So I was walking JP home from his mother’s last night, and as is his usual pattern, he was trying to hit me up for a toy at each gumball machine we passed. He gets his way with this about once a week, which is a pretty high ratio, I think. Last night was a no night, which led to a discussion about why he never gets gifts (he does), when said gifts will arrive (I made the mistake of saying he had to wait for Hanukkah, when gifts would rain from the sky), which opened the door to a further discussion about how come we don’t have a Christmas tree like he does at his mother’s, which required me to explain that we do Hanukkah at my house, with its fun candles and stuff, which ended up in … a blank stare.
Don’t get me wrong—JP likes lighting things on fire as much as the next kid, and he knows that eight days of gifts is better than one. But he really has no idea what Hanukkah is, which makes sense, as I really have no idea what it is, other than the time of year where we have to make lame rationalizations about the pleasures of lighting things on fire and the surplus benefits of eight days of gifts while the entire country goes apeshit over a pagan demigod breaking into their fucking homes and stealing their cookies.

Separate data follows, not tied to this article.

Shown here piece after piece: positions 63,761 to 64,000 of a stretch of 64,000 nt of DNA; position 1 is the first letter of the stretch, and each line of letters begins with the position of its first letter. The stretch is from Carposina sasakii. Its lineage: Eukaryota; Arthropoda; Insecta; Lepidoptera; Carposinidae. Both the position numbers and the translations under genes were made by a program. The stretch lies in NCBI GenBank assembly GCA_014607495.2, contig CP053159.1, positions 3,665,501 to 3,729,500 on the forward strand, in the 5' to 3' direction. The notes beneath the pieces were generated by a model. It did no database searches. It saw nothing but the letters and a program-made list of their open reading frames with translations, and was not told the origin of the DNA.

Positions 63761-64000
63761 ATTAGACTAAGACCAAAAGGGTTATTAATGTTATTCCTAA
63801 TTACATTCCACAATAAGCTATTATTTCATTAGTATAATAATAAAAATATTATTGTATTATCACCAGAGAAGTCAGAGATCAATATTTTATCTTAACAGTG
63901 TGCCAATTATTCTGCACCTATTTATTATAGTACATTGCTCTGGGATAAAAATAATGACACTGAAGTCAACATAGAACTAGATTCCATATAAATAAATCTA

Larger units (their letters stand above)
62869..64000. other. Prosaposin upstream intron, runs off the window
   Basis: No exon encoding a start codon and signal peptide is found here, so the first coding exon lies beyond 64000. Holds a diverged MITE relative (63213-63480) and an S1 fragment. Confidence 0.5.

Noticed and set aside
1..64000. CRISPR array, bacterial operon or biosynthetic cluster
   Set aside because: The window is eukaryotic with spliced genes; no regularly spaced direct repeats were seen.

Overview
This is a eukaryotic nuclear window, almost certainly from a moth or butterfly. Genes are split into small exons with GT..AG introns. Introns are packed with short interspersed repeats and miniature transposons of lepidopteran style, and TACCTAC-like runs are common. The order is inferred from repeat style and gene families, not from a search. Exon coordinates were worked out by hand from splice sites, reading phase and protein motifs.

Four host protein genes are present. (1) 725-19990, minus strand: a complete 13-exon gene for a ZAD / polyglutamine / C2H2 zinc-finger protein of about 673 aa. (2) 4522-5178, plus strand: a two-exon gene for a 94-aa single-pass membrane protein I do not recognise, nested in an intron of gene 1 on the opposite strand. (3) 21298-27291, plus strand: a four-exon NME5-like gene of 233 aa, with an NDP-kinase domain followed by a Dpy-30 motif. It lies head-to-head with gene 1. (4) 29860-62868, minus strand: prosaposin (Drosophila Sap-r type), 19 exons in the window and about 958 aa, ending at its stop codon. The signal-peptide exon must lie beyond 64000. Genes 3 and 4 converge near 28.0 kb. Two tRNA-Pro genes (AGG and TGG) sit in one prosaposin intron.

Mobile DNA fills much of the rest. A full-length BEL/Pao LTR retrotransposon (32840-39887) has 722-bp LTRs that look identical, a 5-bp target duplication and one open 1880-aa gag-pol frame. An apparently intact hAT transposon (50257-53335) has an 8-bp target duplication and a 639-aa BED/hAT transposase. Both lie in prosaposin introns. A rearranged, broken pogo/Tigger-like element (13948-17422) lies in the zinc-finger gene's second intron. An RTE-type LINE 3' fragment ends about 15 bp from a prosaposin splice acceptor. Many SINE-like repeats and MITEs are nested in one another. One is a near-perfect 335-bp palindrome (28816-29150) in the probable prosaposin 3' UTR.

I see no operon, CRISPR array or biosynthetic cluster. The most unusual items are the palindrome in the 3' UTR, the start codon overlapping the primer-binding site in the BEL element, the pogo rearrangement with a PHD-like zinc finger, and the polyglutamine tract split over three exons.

Problem solved! Fuck the goyim and their silly holidays of commercial excess. I’m going to stick with my potato pancakes and world-weary ethnic bitterness. It’s better that way. I will know where the finer Chinese restaurants are, and the Christians will have to make due with candy canes.
The real issue, though, is that JP will be learning about Xmas over at his mother’s house, and let’s be honest—Hanukkah can’t really compete. Christmas is too much, it’s too popular, too successful—it’s the Grinch that stole my Jewish Christmas. I can try to ignore it, but what good will it do? There’s lights everywhere! Before Halloween is even over!
Do I want, then, to actively undermine Christmas in JP’s mind? Do I tell him that Santa is not only not real but a little bit of a perv? And a drunk? And that the reindeer get nothing in the whole deal? Or do I do what divorced parents always have to do—accept that things don’t work perfectly, do the best I can, and make sure we have a good time anyway.
What do you think?